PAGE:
The MetraScan Black dimensional metrology system has been developed to measure complex parts and assemblies from an array of industries and manufacturing processes, such as automobile, aeronautics, power generation, heavy industry, metal casting, metal forging, sheet metal, plastic injection, composites, etc.
Featuring unmatched performance and speed for optimised 3D measurements:
• 4X faster: Featuring 15 blue laser crosses for larger scanning area that take up to 1,800,000 measurements per second and live meshing, ultimately cutting down the time between acquisition and workable files.
• 4X resolution: MetraScan Black features a measurement resolution of 0.025 mm (0.0009 in) to generate highly detailed scans of any object.
• More accurate and traceable measurements: High accuracy of 0.025mm, based on VDI/VDE 2634 part 3 standard and tested in a ISO 17025 accredited laboratory, ensures complete reliability and full traceability to international standards.
• Shop floor accuracy: The MetraScan Black features a unique and patented dynamic referencing that compensates for environment instabilities.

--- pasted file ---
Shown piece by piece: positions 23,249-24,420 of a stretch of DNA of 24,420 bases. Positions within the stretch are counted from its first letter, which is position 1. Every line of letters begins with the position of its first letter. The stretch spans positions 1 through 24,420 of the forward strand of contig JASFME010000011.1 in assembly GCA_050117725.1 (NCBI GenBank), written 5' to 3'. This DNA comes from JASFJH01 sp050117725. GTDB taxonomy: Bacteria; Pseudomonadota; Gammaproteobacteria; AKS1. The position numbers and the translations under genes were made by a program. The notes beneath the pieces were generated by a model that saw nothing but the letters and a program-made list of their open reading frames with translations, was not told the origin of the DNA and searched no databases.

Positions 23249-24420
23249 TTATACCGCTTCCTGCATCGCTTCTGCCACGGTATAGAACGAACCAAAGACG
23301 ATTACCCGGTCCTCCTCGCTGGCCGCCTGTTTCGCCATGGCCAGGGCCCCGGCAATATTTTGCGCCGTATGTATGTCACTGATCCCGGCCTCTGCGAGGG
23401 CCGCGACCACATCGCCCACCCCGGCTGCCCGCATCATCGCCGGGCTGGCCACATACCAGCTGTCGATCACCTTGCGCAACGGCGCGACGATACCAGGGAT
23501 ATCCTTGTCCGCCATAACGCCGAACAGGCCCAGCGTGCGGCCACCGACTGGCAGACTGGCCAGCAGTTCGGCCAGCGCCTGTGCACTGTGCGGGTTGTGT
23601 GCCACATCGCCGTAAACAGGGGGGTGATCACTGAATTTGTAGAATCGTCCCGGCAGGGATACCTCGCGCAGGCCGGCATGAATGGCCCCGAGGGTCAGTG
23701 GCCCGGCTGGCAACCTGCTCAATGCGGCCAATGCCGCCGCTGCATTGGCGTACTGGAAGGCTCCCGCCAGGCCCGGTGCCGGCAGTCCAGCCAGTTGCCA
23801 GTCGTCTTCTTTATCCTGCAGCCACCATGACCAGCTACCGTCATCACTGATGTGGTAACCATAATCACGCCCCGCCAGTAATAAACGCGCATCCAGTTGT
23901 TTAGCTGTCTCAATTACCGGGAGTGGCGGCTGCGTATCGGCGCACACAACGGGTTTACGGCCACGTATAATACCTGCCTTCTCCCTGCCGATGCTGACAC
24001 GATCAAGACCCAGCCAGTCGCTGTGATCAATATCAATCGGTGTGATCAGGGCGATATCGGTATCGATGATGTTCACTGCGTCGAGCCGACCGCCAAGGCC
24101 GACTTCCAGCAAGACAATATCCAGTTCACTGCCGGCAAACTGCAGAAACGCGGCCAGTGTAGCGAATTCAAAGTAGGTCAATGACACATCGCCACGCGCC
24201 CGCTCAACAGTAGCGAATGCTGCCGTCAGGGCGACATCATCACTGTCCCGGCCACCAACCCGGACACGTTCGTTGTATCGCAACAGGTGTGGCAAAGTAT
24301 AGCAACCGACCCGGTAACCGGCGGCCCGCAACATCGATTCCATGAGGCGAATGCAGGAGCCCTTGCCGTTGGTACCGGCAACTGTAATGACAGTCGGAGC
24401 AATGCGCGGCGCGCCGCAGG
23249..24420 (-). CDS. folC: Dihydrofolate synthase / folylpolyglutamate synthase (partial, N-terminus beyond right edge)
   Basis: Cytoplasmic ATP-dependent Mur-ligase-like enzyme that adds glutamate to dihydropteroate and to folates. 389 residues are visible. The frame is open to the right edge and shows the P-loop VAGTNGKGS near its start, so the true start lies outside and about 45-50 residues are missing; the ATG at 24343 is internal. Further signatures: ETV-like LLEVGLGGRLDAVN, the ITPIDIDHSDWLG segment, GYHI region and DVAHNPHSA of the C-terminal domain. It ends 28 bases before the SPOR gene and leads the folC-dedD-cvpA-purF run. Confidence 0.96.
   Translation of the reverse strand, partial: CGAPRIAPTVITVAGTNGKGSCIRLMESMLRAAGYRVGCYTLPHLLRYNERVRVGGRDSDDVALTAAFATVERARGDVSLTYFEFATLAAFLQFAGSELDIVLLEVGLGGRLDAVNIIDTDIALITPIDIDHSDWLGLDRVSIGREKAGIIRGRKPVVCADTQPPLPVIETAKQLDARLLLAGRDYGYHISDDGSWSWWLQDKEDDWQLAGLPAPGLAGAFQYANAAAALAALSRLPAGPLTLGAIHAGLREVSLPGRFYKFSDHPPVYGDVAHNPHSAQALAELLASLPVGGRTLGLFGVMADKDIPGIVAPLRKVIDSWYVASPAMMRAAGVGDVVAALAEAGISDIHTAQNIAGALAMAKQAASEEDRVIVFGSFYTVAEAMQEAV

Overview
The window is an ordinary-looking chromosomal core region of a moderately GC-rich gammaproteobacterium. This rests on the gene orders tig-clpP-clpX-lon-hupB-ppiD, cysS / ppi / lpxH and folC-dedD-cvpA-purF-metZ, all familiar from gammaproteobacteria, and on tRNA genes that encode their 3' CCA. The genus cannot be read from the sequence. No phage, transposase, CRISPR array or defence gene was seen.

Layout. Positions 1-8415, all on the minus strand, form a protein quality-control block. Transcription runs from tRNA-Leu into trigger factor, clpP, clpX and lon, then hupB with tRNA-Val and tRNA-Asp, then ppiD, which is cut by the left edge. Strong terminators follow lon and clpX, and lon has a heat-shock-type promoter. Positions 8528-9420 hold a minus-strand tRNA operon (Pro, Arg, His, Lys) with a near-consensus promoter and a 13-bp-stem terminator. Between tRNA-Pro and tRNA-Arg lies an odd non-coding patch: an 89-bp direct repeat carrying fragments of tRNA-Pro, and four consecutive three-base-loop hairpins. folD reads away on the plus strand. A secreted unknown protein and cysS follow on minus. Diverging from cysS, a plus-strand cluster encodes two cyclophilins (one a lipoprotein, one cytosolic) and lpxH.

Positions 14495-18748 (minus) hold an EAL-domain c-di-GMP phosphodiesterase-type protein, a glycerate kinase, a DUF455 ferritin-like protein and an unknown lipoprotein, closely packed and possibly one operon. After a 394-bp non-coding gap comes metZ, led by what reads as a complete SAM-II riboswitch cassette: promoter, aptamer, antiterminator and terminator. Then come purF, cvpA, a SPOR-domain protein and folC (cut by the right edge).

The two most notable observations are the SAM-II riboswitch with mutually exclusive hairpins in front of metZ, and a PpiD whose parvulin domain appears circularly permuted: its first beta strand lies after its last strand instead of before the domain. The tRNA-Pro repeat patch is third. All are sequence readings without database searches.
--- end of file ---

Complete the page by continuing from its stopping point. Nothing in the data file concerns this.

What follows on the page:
• Maximum versatility: Masters complex, shiny and highly detailed parts
• No warm-up time: Operators can be up-and-running in minutes.
• Touch probing capability: When paired with the HandyProbe, the MetraScan Black lets users harness the power of both 3D scanning and probing for a complete, streamlined inspection process.
• Available in black and black/elite: Customers can choose from two models based on their needs: speed, part complexity, accuracy, etc.
“Today’s manufacturers are facing tremendous challenges. They are under increased pressure to accelerate their time to market in order to remain competitive on the global scale. Product quality issues impact scrap rate, production ramp-up, production rate, and downtime, ultimately affecting production costs and overall profitability. Manufacturers need to rely on innovative 3D measurement technologies, like the MetraScan 3D, in order to refine their product development and quality control processes,” says Guillaume Bull, product manager at Creaform.“This new version of the MetraScan 3D takes dimensional measurement speed, accuracy and versatility to a whole new level. We believe manufacturers will appreciate its performance within their workflows.”